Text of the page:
Broadcasting legend, ‘Whispering Bob’ Harris, has spoken to Headliner about his brand new BBC Radio 2 show celebrating 21st century country music, the 2022 C2C (Country to Country) Festival and why the genre has broken through in the UK over the past two decades like never before.
Throughout March, Harris and BBC Radio 2 are celebrating country music in all of its guises, but with a key focus on its almost unprecedented breakthrough into the UK mainstream since the turn of the century. Indeed, Harris’s own four-part series 21st Century Country explores the genre through a contemporary, shining a spotlight on some of the artists and records that have helped bring country music to a vast new audience on this side of the pond.
Meanwhile, Radio 2 is also serving as the official broadcast partner of this year’s C2C Festival, which takes place at the O2 in London from March 11-13. The event, which is now the biggest country music festival in the Europe, is emblematic of the huge spike in interest in the genre from mainstream audiences in the UK. Featuring headline acts Miranda Lambert, Darius Rucker and Luke Combs, C2C will also feature a Radio 2 stage, showcasing some of the most exciting new talent coming through this year.
To find out more, we joined Harris from his Oxford studio via Zoom for a chat about all things country…
It’s a big month for country music at Radio 2, what with C2C and the station’s country programming. What will you personally be doing over the next few weeks?
In two words, I’ll be doing a lot! It’s brilliant because Radio 2 are really getting behind country music. It’s such a wonderful, dynamic, growing genre and this year in particular Radio 2 have really embraced the idea of supporting C2C and the events around it. There is the festival itself, but there are the soongwriting meetings, the social events around it, the pop-up stages, and Radio 2 has its own stage at Indigo 2. I’ll be presenting a couple of the artists playing there.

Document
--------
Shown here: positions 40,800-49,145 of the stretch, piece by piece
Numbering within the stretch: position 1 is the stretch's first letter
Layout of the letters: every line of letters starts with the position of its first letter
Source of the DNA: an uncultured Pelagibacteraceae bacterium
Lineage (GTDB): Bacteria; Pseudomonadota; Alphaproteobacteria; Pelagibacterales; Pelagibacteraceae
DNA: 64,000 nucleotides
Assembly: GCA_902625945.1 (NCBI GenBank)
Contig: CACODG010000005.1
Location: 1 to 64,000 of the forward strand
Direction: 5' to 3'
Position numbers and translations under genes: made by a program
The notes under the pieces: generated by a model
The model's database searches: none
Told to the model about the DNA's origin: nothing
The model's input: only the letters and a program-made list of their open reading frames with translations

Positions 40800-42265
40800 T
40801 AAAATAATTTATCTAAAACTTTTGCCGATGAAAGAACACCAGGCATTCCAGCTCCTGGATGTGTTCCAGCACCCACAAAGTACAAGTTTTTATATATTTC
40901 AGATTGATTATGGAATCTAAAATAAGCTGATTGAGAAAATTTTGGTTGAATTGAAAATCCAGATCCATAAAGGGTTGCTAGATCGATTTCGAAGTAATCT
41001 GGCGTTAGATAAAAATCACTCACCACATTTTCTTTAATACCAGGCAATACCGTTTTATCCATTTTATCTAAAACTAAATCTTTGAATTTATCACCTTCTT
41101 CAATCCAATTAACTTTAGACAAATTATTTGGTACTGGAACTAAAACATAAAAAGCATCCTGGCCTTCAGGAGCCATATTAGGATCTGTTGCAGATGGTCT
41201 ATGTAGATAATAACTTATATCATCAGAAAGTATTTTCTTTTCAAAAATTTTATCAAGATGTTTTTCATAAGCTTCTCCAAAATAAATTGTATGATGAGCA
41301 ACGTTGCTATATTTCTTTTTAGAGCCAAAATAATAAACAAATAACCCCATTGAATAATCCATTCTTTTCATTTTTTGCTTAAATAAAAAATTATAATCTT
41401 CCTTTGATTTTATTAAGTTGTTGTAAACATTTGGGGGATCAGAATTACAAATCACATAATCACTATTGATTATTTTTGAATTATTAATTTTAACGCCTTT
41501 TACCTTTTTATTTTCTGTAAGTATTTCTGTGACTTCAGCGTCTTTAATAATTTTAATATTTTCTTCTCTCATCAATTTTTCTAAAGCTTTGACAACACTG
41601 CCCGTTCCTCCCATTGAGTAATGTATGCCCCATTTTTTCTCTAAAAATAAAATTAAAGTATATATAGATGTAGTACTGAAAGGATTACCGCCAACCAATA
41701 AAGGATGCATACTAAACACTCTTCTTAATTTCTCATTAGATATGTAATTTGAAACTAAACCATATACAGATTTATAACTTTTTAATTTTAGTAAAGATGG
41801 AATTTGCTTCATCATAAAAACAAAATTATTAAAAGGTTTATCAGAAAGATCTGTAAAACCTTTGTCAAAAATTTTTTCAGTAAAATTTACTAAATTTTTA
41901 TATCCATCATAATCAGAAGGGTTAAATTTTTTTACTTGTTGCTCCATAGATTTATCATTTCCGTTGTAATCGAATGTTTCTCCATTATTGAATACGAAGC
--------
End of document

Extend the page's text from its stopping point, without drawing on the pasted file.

My main role at C2C itself is as the main stage compere, as I have been since day one of the festival. But behind the scenes we’ll be recording interviews and performances with almost all of the artist performing on the main stage, so it’s a complete package. The way that’s being realised on air is with extra programmes on Radio 2. There is my own country show and we have a big live show on Saturday afternoon between 3-6pm, and another huge show on Sunday evening. That’ll be backstage reflecting everything that’s been happening at C2C over the weekend. It’s really exciting.
You recently launched a new four-part series called 21st Century Country. Why do you think the genre has evolved and grown so rapidly in the UK since the turn of the century?
When I first went to Nashville in 1999 it was quite insular. I loved it because the songwriting and the music community there was so vigorous and open and friendly, but it was very insular. The big stars of the time, the Alan Jacksons and George Straits, were selling shedloads of records in America and they didn’t necessarily see the virtue of reaching outside of the States, particularly Britain. But as the new generation began to appear, Brad Paisley was just putting out his first album, Sara Evans was just releasing hers, Lonestar were coming through, Keith Urban was about a year away - all of these artists had a much more liberal idea about reaching out to as wide a fanbase as possible. So, very gradually they started to look to Britain.
By this time, maybe three years on, my country show began to establish a reputation as being a nice docking point for artists when they came to Britain. Very gradually, artists began to come over and that was a big breakthrough. It hadn’t happened previously, where you’d have artists coming over to play the Shepherds Bush Empire, for instance. Some of these artists could sell out stadiums in America, but they were building a new fanbase over here. And more and more started to do this.
The big breakthrough was Taylor Swift. She connected really strongly with the fanbase here. And then you had the Nashville TV show, but then you had Country 2 Country. It became the meeting point for everything. All of these elements began to gel together to create what we have now, which is a really vibrant scene where the Americans absolutely love coming to Britain and acknowledging this huge fanbase they have now.
Also, the past 15-20 years have seen another generation come into country who are happy to bring in other styles to their music. Country music has always been known as a big church and now a lot of the younger artists feel very comfortable pulling other streams of music into it. That’s such an important thing because it’s widening the base and bringing younger people into country music, and that ensures its future.